What are virtues, and what do they have to do with self-discipline?
Virtues are positive character traits such as courage, patience, trust, kindness, confidence, focus, serenity, determination, resilience, integrity, etc. They are a foundation for living well, and a key ingredient to greatness. They are more important than goals, for they are transferable skills that you can apply in any journey. They are your psychological assets, your “superpowers”. Indeed, the word “virtue” comes from the latin virtus, meaning force, worth, or power.
Virtues have been valued by wise people of all cultures since ancient times. The Greek philosophers, Persian Sufis, Indian yogis, Roman emperors, Buddhist monks, and Shamanic leaders all had their list of valued virtues and their means of developing them. The good news is that you can deliberately use self-discipline to develop the virtues you need for your life.
Every virtue is a way to see the world, feel the world, and navigate the world. Behind every virtue there is a narrative that enables it—a type of self-talk, belief, or mindset. Virtues express, in action, your narratives about yourself and the world.
For example, the narrative of “I care about people and want to do good” powers the virtue of kindness. The narrative of “I will remain calm and centered no matter what happens” powers the virtue of equanimity. The narrative of “I’m scared, but I’m going to do this because it’s important to me” powers the virtue of courage.
Our narratives are the way we talk to ourselves, inside our minds. They matter a lot, for our life is made of the stories we tell ourselves. These stories can create virtues, or they can create difficulties. These stories forge our character and, with it, our destiny.
Yet most people pay no attention to their narratives. They make no effort to develop empowering narratives, and they just continue repeating and believing the same disempowering old stories as if they were absolute truths. If that is you, in one degree or another, then please don’t worry. Mindful Self-Discipline gives you practical tools to develop more empowering narratives in your life, and the virtues that come with them.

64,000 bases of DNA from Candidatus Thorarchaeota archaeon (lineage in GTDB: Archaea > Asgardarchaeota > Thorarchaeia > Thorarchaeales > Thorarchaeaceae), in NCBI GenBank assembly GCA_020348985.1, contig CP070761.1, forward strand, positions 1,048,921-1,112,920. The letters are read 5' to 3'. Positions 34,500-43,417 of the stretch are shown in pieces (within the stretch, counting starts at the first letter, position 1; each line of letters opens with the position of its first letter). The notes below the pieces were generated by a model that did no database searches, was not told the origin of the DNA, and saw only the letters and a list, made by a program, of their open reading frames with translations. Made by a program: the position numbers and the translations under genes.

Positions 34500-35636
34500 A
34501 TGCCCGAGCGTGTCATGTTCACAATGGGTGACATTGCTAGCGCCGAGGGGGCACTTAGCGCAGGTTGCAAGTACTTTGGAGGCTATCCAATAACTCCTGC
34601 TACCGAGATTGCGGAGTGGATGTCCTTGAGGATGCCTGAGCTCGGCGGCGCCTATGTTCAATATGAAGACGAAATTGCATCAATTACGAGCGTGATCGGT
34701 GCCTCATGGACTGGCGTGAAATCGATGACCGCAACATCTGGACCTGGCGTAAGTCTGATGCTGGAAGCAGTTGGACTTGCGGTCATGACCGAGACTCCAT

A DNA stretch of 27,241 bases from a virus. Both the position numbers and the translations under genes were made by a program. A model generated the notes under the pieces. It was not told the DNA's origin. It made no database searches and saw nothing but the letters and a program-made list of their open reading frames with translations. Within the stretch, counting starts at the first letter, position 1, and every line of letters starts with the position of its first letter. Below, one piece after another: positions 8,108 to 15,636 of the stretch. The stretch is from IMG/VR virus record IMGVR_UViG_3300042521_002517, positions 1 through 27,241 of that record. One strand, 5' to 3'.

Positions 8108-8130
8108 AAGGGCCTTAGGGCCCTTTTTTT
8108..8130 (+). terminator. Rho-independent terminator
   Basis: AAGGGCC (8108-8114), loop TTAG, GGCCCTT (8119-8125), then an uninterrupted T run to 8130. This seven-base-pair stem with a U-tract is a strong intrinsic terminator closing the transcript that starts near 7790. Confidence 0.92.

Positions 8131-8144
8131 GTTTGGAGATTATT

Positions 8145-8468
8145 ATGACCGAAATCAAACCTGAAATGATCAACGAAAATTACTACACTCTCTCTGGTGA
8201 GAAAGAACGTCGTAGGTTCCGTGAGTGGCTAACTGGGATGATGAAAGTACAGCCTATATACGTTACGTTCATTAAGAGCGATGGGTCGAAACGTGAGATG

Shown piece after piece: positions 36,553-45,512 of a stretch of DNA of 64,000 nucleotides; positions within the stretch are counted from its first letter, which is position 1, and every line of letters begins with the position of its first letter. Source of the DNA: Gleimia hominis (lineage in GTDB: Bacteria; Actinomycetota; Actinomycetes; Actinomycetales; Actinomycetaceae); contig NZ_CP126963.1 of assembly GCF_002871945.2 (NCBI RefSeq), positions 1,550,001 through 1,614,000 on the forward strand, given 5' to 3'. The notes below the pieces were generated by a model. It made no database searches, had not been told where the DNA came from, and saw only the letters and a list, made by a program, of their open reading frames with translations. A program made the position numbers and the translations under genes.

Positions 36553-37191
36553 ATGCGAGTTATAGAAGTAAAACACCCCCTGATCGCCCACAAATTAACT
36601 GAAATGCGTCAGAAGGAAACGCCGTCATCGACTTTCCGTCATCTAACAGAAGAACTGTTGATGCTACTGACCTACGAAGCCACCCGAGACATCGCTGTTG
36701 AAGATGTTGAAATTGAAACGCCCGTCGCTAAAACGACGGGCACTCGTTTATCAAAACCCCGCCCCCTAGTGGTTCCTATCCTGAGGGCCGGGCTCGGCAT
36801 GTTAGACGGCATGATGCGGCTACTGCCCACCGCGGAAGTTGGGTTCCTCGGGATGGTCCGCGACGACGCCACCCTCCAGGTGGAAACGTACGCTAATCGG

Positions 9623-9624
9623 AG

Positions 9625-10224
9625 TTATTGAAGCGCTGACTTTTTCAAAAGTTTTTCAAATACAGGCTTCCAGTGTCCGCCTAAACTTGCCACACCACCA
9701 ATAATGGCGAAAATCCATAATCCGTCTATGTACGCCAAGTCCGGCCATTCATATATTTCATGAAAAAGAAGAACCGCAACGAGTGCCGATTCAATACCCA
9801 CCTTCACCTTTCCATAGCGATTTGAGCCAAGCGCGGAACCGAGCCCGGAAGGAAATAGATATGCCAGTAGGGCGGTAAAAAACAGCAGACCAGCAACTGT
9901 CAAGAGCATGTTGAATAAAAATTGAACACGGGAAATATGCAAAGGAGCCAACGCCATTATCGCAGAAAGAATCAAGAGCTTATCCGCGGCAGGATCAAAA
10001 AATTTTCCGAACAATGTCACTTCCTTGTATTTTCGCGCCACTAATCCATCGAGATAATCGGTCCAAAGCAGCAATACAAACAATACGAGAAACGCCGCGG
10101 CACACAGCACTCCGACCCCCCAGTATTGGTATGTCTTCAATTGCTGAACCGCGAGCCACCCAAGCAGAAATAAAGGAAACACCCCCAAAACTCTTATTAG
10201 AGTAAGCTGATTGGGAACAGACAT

Where do our narratives come from? We’ve picked up most of them from our parents, friends, TV, and society as we were growing up. Others were developed along the way. Regardless of their origin, they can all be changed. The stories you are telling yourself are habits, not immutable laws. They are beliefs, not absolute truths. That means that if they are either untrue or unhelpful, you can replace them with better narrative—with virtue-creating narratives.
How do you develop a new narrative or self-talk? The same way that you developed the original ones: through belief and repetition. You choose to adopt a new narrative, and then persistently practice it until it becomes your new default. It’s the PAW Method all over again: you slow down automatic thinking (pause), notice the old habitual story coming up again (awareness), and shift to the new one (willpower).
Refer to chapters 17 and 38 of the book to learn more about the PAW Method and the two universal techniques for developing virtues.